- John Clayton, NFL senior writer
- 0 Shares
If you thought defenses were confused by the read option, don't expect things to get any less complicated.
For the past couple of years, teams were shifting out of the 3-4 defense and going to the 4-3. This offseason, the Cleveland Browns and New Orleans Saints switched to 3-4s. The Buffalo Bills and Philadelphia Eagles are considering the same switch. Only the Dallas Cowboys opted to go from 3-4 to 4-3.
Based on Monday's workouts of defensive linemen and linebackers, the future is going to be even more confusing. More players from this year's draft are going to give defensive coordinators the chance to run even more hybrid schemes. Wade Phillips, a longtime defensive coordinator who is now with the Houston Texans, says the only difference between the two schemes is one more player having a hand on the ground in the 4-3 than the 3-4.
This draft is loaded with incredible athletes who can play defensive end or pass-rushing outside linebacker. That is important when defenses are trying to match up against teams with read-option quarterbacks. At the moment, most defenses haven't figured out the best way to stop great read-option quarterbacks.
There is a contention by some strategists that it's better to stop the read option with a 3-4 because two outside linebackers can better seal the edge. Thanks to the success of Colin Kaepernick, Cam Newton, Russell Wilson and Robert Griffin III, plenty of imagination is going into this offseason of defensive strategy.
At least this draft is loaded with players who can give teams options.
Here's what we learned Monday:
1. A slow 40-yard dash time will top any "catfishing" in deflating the value of a player. Notre Dame linebacker Manti Te'o came out of Saturday's interview session with the national media and 20 team interviews at the combine with the impression that his fake girlfriend incident didn't drop his first-round grade. Te'o, his agents and those who prepared him for the interviews had to feel good. But Monday deflated the entire group. Te'o ran a 4.82 40 and could have possibly dropped out of the first round. Teams need fast linebackers who can drop into coverage and chase down tight ends or fast running backs. Unless Te'o improves that 4.82, he might get some second-round grades. This doesn't mean he can't be an every-down player. Some might compare him to St. Louis Rams linebacker James Laurinaitis. In his first season, Laurinaitis established himself as an every-down linebacker, but he wasn't drafted until the second round. He ran a 4.82 and went 35th. The good news for Te'o is that he has time to improve his 40. Still, you have to feel for him. The embarrassment of the "catfishing" girlfriend story, a bad game against Alabama and now a bad 40 time have made his past several months rough.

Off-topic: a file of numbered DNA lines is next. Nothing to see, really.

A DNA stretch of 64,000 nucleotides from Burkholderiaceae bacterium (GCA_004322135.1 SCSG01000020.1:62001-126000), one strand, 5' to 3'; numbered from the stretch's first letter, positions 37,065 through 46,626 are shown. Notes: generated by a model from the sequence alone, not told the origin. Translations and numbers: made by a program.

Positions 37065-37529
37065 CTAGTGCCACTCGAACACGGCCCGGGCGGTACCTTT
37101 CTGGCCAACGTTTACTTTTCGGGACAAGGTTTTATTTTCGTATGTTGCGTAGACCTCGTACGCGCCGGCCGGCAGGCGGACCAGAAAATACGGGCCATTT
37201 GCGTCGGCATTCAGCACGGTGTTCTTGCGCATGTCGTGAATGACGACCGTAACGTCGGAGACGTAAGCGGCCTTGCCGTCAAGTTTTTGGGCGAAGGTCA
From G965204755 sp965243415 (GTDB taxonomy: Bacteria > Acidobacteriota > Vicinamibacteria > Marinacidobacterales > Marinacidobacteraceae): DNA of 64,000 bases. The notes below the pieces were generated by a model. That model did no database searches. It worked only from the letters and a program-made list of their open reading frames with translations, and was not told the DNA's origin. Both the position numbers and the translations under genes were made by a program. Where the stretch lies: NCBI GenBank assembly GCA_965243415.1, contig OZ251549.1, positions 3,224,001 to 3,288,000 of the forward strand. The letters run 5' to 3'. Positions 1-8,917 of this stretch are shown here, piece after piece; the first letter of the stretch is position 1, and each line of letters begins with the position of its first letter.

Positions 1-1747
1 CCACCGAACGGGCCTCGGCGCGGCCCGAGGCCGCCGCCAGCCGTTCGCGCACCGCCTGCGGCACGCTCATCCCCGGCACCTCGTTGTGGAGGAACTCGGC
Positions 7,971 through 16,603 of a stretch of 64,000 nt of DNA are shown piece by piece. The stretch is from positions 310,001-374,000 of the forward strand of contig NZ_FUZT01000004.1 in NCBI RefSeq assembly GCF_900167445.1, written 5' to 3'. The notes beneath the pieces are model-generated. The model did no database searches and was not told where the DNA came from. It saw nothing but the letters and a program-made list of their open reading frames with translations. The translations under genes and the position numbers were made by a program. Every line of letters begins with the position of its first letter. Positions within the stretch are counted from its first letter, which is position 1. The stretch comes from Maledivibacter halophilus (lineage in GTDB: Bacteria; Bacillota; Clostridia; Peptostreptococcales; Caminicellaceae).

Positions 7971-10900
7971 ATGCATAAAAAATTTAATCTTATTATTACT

2. Let's get "Ziggy" about the defensive ends. Ezekiel "Ziggy" Ansah was one of the top stories of Monday's combine. He went to BYU to play basketball and run track. But despite limited exposure to football, he might have vaulted his stock into the top 15 of the draft. Ansah, at 6-foot-5 and 271 pounds, ran a 4.63 40 and looked sensational in drills. More and more he looks like the next Jason Pierre-Paul. A year ago, Ansah wasn't on the radar of most teams. Now, he's the fastest-rising player in the draft. Another big winner was Barkevious Mingo of Louisiana State, who blistered a 4.58 40. Many of these quick ends could play linebacker. Teams believe there are about half a dozen players talented enough to be taken in the first two rounds who could be pass-rushing defensive ends or pass-rush linebackers.
3. A beast has emerged from SMU. This one doesn't figure. Margus Hunt is 6-foot-8 and 277 pounds. He ran a 4.6 40. He bench pressed 225 pounds 38 times. He had a 38-inch vertical jump. Hunt went to SMU as a gold medalist in the shot put and discus at the 2006 World Junior Championships. Entering the combine, he was considered a low first-rounder or a second-round prospect. He had eight sacks and 11½ tackles behind the line of scrimmage. With an 82-inch wingspan, the sky is the limit for Hunt. Just pity the quarterback he is chasing.
4. What an impressive group of defensive linemen and linebackers. This was considered to be a draft of offensive linemen, safeties and front-seven defenders. Monday didn't disappoint. Twenty-three of the 37 defensive linemen who worked out ran sub-5-second 40s. The linebacking corps wasn't as fast, but there still were impressive runs. Zaviar Gooden of Missouri had a 4.47. Cornelius Washington of Georgia was impressive with a 4.55. There were enough 4.6 40 times to entice defensive coaches to be happy. But the defensive line numbers were incredible.
2dEric D. Williams
2dMel Kiper Jr.